Accuracy in Media

The old lie about Libyan dictator Muammar Gaddafi’s daughter supposedly being killed in a 1986 raid ordered by then-President Reagan is back. Several stories in U.S. and foreign media about the turmoil in Libya have discussed Gaddafi’s rule in Libya, involvement in terrorism, and the time when we had a President, Ronald Reagan, who ordered military retaliation against pro-terrorist dictators.

On Monday’s NBC Nightly News, reporter Andrea Mitchell said Libya was “accused of bombing a Berlin nightclub frequented by U.S. soldiers” and that “Ronald Reagan retaliated, ordering an air strike against Gaddafi’s tent, accidentally killing his young daughter. Gaddafi escaped unharmed.”

Mitchell showed Gaddafi visiting someone in a hospital.

Mitchell had also flashed a photo of Gaddafi standing next to a girl—the “daughter”—who looked about six or seven years old.

In fact, he had no daughter. It appears that Gaddafi “adopted” the girl after the strike in order to generate sympathy for himself after the raid. The phrase, “adopted daughter,” is the usual formulation that we found in reports about the raid. Mitchell omitted the “adopted” part.

Making Reagan out to be a heartless brute, Mitchell showed Reagan justifying the attack on Libya by saying, “if necessary we will do it again.”

Contrary to Mitchell’s claim about Libyan involvement in the nightclub bombing being just an accusation, John Koehler’s book, Stasi: The Untold Story of the East German Secret Police, documents the Libyan role, with East German support, in the La Belle bombing in Berlin in April of 1986. Koehler says the East Germans were operating with the knowledge and approval of the Soviet intelligence service, the KGB.

Mitchell also neglected to note that the bombing killed two Americans and a Turkish woman and injured well over 200 persons, including 41 Americans.

But the alleged death of Gaddafi’s “daughter” was the worst part of the broadcast. The fact that stories about this alleged dead daughter are still appearing this many years later shows how easy it is to fool the major media.

As we noted in a 2004 column, “Back in 1986, before the bombing of Libya, Time magazine had carried a photograph of Gadhafi and ‘three of their sons’ but no daughter. After the raid, Time said that an 18-month-old girl, ‘reportedly’ his adopted daughter, had been killed. The New York Times reported that she was 15 months old. The Washington Post said she was a year old.”

So we have a girl, anywhere from a year to six or seven years old, allegedly being killed. The Libyan regime was probably the source of the various claims.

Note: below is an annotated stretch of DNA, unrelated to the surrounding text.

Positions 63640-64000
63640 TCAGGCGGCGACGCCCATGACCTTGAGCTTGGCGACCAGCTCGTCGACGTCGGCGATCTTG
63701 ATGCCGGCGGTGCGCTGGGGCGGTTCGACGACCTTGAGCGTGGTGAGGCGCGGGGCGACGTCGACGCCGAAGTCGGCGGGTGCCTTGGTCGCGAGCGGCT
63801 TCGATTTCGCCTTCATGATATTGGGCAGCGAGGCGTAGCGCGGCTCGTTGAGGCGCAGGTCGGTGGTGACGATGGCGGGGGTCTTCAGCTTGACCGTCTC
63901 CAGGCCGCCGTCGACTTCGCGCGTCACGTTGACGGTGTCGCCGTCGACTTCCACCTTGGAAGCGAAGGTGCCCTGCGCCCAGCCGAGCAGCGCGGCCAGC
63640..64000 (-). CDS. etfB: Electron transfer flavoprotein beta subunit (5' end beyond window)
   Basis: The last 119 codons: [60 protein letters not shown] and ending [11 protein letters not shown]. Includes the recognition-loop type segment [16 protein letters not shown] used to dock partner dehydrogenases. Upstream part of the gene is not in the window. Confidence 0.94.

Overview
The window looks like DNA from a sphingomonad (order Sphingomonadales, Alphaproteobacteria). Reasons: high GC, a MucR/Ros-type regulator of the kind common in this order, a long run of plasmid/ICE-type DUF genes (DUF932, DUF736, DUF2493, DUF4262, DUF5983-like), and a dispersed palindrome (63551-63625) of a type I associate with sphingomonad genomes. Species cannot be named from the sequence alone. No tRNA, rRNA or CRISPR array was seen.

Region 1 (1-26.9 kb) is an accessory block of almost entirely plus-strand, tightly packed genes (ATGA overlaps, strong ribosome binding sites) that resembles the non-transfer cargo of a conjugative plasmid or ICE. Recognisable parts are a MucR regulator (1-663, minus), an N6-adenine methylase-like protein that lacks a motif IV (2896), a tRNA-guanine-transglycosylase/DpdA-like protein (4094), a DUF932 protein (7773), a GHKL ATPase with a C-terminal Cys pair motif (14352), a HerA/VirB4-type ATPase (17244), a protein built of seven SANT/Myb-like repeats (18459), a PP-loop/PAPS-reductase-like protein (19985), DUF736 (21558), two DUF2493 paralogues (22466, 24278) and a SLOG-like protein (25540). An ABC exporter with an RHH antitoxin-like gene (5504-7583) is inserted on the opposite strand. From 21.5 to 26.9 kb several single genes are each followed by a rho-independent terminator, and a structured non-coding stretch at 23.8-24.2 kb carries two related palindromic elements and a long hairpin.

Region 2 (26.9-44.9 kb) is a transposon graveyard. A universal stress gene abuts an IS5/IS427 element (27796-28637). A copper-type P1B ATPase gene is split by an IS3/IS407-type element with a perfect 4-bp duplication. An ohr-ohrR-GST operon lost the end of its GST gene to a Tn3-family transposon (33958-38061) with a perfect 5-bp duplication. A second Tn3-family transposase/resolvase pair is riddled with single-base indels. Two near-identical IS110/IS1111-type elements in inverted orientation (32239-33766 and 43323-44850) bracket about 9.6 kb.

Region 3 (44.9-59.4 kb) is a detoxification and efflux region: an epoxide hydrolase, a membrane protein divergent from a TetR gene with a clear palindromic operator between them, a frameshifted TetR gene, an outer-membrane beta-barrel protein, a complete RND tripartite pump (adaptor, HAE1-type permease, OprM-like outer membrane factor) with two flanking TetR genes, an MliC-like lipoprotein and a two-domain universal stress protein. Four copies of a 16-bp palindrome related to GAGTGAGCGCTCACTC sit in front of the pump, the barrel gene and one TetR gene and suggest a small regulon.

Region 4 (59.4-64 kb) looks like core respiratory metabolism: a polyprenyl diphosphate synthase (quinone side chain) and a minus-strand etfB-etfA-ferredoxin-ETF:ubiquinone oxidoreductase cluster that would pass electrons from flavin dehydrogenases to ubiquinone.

Former USA Today reporter Barbara Slavin, who was in Libya at the time, set the record straight. “His adopted daughter was not killed,” she told me. “An infant girl was killed. I actually saw her body. She was adopted posthumously by Gadhafi. She was not related to Gadhafi.”

On Monday night, CBS Evening News correspondent Mark Phillips said that Reagan’s raid on Libya “killed about 60 people, including Gaddafi’s 15-month-old adopted daughter.”

Time magazine claimed Reagan’s strike “killed 41 people including Gaddafi’s adopted daughter.”

ABC News claimed the victim was his “adopted baby daughter.”

In a profile of Gaddafi, Al-Jazeera reported that “Libya’s alleged involvement in the 1986 bombing of a Berlin nightclub in which two American soldiers were killed prompted US air attacks on Tripoli and Benghazi, killing 35 Libyans, including Gaddafi’s adopted daughter. Ronald Reagan, the then US president, called him a ‘mad dog.’”

So the death toll is anywhere from 35 to 60. The media don’t know, and don’t seem to care whether they get it right or wrong.

We can be sure that resurrecting these allegations in this case gave the media the opportunity to bash Ronald Reagan while discussing Gaddafi’s tenuous hold on power.

It is true that the bombing of Libya was followed by Gaddafi’s bombing in 1988 of Pan Am 103, killing 270 people, including 189 Americans. Leaving no doubt about who was responsible, Mitchell flat out accused Libyan agents of carrying out the bombing. But what was Gaddafi’s role?

The incoming administration of President George H.W. Bush developed the evidence linking Libya to the crime, but did not pursue military retaliation. Instead, it was turned over to the U.N., which imposed economic sanctions on Libya. The result years later under the Clinton Administration was that a deal was brokered by U.N. Secretary-General Kofi Annan that saw a Scottish court in 2001 convict a top Libyan intelligence agent, Abdel Basset Ali al-Megrahi, of the bombing and sentence him to life imprisonment.

It turned out, of course, not to be life imprisonment. He was released in 2009 by Scottish authorities. The British Government denies that he was released because London was anxious for oil deals with Gaddafi.

But many in the media want to forget the Clinton Administration role in this fiasco.

Libya had surrendered al-Megrahi over for trial after lengthy negotiations with Annan and the Clinton Administration. The deal included an agreement, which was kept secret for over a year, in which Gaddafi was promised that the trial would not “undermine” his regime. This was seen as a guarantee not to charge Gaddafi or his top aides. In effect, Gaddafi was given immunity from prosecution.

But don’t expect to see the Clinton role in Gaddafi’s survival highlighted by a news network, MSNBC, which just aired the Chris Matthews film, “President of the World: The Bill Clinton Phenomenon.” The film depicted the former president as a “humanitarian.”

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